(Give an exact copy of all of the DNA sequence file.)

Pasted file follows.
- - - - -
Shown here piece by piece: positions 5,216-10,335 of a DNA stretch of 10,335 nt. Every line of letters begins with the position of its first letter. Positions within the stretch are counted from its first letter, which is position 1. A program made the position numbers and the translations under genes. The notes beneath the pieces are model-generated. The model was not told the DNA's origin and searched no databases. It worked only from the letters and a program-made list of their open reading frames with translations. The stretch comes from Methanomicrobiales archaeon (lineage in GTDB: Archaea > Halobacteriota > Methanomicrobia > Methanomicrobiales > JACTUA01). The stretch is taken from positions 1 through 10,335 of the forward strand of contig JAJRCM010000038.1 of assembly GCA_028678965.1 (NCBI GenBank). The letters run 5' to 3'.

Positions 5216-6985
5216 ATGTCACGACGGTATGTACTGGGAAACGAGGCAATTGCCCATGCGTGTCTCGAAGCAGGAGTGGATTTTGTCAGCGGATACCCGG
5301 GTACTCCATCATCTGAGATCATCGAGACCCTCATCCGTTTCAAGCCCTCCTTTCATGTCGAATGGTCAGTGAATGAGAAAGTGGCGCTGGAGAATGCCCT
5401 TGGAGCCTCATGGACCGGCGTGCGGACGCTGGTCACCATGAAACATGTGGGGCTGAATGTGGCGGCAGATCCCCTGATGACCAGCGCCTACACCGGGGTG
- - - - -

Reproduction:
Shown here piece by piece: positions 5,216-10,335 of a DNA stretch of 10,335 nt. Every line of letters begins with the position of its first letter. Positions within the stretch are counted from its first letter, which is position 1. A program made the position numbers and the translations under genes. The notes beneath the pieces are model-generated. The model was not told the DNA's origin and searched no databases. It worked only from the letters and a program-made list of their open reading frames with translations. The stretch comes from Methanomicrobiales archaeon (lineage in GTDB: Archaea > Halobacteriota > Methanomicrobia > Methanomicrobiales > JACTUA01). The stretch is taken from positions 1 through 10,335 of the forward strand of contig JAJRCM010000038.1 of assembly GCA_028678965.1 (NCBI GenBank). The letters run 5' to 3'.

Positions 5216-6985
5216 ATGTCACGACGGTATGTACTGGGAAACGAGGCAATTGCCCATGCGTGTCTCGAAGCAGGAGTGGATTTTGTCAGCGGATACCCGG
5301 GTACTCCATCATCTGAGATCATCGAGACCCTCATCCGTTTCAAGCCCTCCTTTCATGTCGAATGGTCAGTGAATGAGAAAGTGGCGCTGGAGAATGCCCT
5401 TGGAGCCTCATGGACCGGCGTGCGGACGCTGGTCACCATGAAACATGTGGGGCTGAATGTGGCGGCAGATCCCCTGATGACCAGCGCCTACACCGGGGTG